A radial scar is a form of sclerosing duct hyperplasia. There is typically no solid, dense central tumor corresponding to the size of the spicules. But, often there are translucent, circular, or oval regions in the center of the radiating structure which gives the radial scar a characteristic ‘star-like‘ appearance.
Radial scars may indicate a disturbance in the breast tissue and more specifically between the stromal (supportive) and functional elements (lobules, ducts, etc), that can lead to the formation of scar tissue, or possibly to cancer.
I just would like to inform you that this page is a little bit out-dated, but still very useful. However, because of that, I have decided to create a new version of this page with more up-to-date information on Radial Scars.
A radial scar moderately increases risk of breast cancer development
A finding of a radial scar is thought to be an increased risk factor for breast cancer. Women with a radial scar are thought to be at higher risk for breast cancer development, ranging from approximately 8% to 30%.
Radial scars are not seen on ultrasound
At mammography they may be detected as a kind of star-shaped feature with spiculated contours and no or little central mass. They are not detectable using ultrasound, and they are usually confirmed during biopsy.
The image below is a mammogram of a radial scar.
Biopsy is required for confirmation and differential diagnosis
The spiculated, star-like configuration of the radial scar can resemble tubular carcinoma, so to establish a differential diagnosis, a biopsy is taken examined under a microscope. Typically one of two stains is applied to the tissue: either hematoxylin-eosin or immunohistochemical actin. A finding of healthy myoepithelial cells in the histological workup excludes the diagnosis of tubular carcinoma.
Differential diagnosis: ruling out tubular carcinoma by biopsy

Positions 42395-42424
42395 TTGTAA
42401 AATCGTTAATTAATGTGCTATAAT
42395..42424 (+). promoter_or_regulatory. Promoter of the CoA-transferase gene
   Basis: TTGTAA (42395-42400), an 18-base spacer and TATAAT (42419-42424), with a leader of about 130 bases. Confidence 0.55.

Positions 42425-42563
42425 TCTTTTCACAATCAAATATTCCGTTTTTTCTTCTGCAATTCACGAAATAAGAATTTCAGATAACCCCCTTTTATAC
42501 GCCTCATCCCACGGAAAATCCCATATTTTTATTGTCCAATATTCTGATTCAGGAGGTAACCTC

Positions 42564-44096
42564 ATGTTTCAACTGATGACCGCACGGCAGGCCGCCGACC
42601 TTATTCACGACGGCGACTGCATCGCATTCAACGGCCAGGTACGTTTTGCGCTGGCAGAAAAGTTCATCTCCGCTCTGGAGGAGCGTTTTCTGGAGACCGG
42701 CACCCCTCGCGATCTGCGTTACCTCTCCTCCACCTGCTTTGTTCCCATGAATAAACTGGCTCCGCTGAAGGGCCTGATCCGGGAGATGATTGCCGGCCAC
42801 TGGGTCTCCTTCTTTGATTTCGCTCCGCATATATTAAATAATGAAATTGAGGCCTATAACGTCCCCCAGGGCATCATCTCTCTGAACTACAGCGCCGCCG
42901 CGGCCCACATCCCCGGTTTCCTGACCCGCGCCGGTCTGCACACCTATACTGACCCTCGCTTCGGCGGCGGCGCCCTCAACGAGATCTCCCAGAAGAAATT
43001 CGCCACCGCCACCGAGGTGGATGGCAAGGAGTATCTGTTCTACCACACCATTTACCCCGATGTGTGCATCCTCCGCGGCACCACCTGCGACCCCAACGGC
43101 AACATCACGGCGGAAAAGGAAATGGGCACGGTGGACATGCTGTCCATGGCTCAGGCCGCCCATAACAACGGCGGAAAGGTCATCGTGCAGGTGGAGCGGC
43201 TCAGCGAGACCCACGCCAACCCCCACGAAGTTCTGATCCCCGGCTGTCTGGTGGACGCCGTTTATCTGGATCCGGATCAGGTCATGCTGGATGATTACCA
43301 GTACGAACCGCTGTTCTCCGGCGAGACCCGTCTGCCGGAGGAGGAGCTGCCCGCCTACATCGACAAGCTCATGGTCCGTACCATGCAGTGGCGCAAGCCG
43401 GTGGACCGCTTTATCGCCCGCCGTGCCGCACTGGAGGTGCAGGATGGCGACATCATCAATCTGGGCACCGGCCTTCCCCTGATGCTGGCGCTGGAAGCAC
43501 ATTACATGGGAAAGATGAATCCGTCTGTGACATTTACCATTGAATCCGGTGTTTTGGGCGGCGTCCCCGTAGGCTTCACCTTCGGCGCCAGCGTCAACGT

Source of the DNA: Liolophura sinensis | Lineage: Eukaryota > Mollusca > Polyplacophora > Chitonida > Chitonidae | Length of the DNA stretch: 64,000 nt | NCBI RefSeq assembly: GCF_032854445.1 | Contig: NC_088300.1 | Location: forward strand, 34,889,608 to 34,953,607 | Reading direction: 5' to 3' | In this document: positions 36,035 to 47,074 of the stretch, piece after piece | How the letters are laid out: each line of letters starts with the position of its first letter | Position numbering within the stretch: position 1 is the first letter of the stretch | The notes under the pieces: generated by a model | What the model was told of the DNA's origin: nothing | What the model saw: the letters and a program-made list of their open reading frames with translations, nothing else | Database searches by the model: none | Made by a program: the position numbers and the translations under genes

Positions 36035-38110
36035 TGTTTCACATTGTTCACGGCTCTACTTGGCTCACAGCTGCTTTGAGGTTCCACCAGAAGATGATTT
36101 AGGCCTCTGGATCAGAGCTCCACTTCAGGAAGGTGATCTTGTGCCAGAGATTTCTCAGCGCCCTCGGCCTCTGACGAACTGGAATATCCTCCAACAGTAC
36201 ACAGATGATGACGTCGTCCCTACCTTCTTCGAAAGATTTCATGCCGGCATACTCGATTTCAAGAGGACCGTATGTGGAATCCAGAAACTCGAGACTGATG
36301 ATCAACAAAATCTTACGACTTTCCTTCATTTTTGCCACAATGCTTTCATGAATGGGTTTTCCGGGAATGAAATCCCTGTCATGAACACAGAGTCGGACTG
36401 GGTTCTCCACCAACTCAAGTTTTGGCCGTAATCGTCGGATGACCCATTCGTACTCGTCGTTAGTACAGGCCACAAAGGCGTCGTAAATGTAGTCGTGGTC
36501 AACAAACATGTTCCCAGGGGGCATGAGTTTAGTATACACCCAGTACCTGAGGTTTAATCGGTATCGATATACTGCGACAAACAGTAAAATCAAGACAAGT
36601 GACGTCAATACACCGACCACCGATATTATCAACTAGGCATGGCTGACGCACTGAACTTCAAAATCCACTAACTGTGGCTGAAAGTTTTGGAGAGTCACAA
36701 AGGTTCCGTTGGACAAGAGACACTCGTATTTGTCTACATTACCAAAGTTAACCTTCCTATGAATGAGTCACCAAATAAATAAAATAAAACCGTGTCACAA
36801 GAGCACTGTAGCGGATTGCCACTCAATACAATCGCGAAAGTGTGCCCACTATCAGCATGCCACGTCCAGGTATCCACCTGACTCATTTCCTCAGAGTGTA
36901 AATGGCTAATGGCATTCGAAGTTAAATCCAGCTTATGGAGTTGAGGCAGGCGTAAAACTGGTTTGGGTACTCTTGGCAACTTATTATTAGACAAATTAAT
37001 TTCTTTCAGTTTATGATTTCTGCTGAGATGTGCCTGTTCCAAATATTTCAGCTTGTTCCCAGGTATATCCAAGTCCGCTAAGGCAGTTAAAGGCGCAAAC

The images below are histology slides of breast tissue, and show benign ducts within a sclerotic stroma, thus ruling out the possibility of tubular carcinoma. The breast tissue in both of these images has much thicker collagen (fibrous tissue), than average, and would in fact feel much harder too the touch than normal.
Hematoxylin-eosin, and staining actin
Hematoxylin-Eosin is a type of stain, applied to the tissue, which makes things look a certain way under the microscope.
The second image uses a stain called ‘staining-actin‘, often used to find smooth muscle tissue (actin). The actin stain shows the smooth muscle as the darker-brown color where muscle cells are lining the outside of ducts (tubules).
In both images above, the absence of any kind of abnormality affecting the epithelial lining of the tubules rules out tubular carcinoma, and confirms the diagnosis of radial scar.
Excisional biopsy reduces ‘false negatives’
There is some danger of ‘false negative‘ finding if the biopsy is done with very small samples, such as by fine needle aspiration or a needle core biopsy. In it not uncommon for a radial scar or complex sclerosing lesion to contain small amounts of malignant breast cancer cells. An excisional biopsy is usually recommended.
Everything you pretty much need to know about radial scars is listed above, but here are just a couple Q&A I have posted for you that are the most common… :
- What is a radial scar of the breast? A radial scar of the breast, and also known as complex sclerosing lesion of the breast, is a benign breast lesion that can radiologically mimic malignancy (cancer).
- What is radial scar associated with? It is associated with an increased risk of breast cancer in both breasts, not only within the breast it occurred.
- How are radial scars diagnosed? Radial scars are diagnosed by a microscopic examination of excised tissue. For example, they are diagnosed by pathologists based on their histomorphology.
- What is histomorphology? Radical scars are spiculated masses characterized microscopically by a sclerotic appearing (scar like) center with peripheral entrapped normal breast ducts and lobules.
- How are radial scars managed? Radial scars are often excised to exclude malignancy. However, observation following a core biopsy may also be considered.
- Jacobs, TW et al. Abramson Cancer Center of the University of Pennsylvania.The New England Journal of Medicine Vol. 340 No. 6 p.430 February 11, 1999
- Tabar, Laszlo. M.D. Teaching Course in diagnostic breast imaging: Multimodality approach to the detection and diagnosis of occult breast cancer. Mammography Education, Inc. 2001.
- Mokbel, K., Price, R.K., Carpenter, R., Jacobs, T. W., Connolly, J. L., Schnitt, S. J. (1999). Radial Scars and Breast Cancer. NEJM 341: 210-210
- Brenner, R. J., Jackman, R. J., Parker, S. H., Evans, W. P. III, Philpotts, L., Deutch, B. M., Lechner, M. C., Lehrer, D., Sylvan, P., Hunt, R., Adler, S. J., Forcier, N. (2002). Percutaneous Core Needle Biopsy of Radial Scars of the Breast: When Is Excision Necessary?. Am. J. Roentgenol. 179: 1179-1184
- Douglas-Jones, A., Denson, J., Cox, A., Harries, I., Stevens, G., Radial scar lesions of the breast diagnosed by needle core biopsy: analysis of cases containing occult malignancy. J Clin Pathol 2007;60:295-298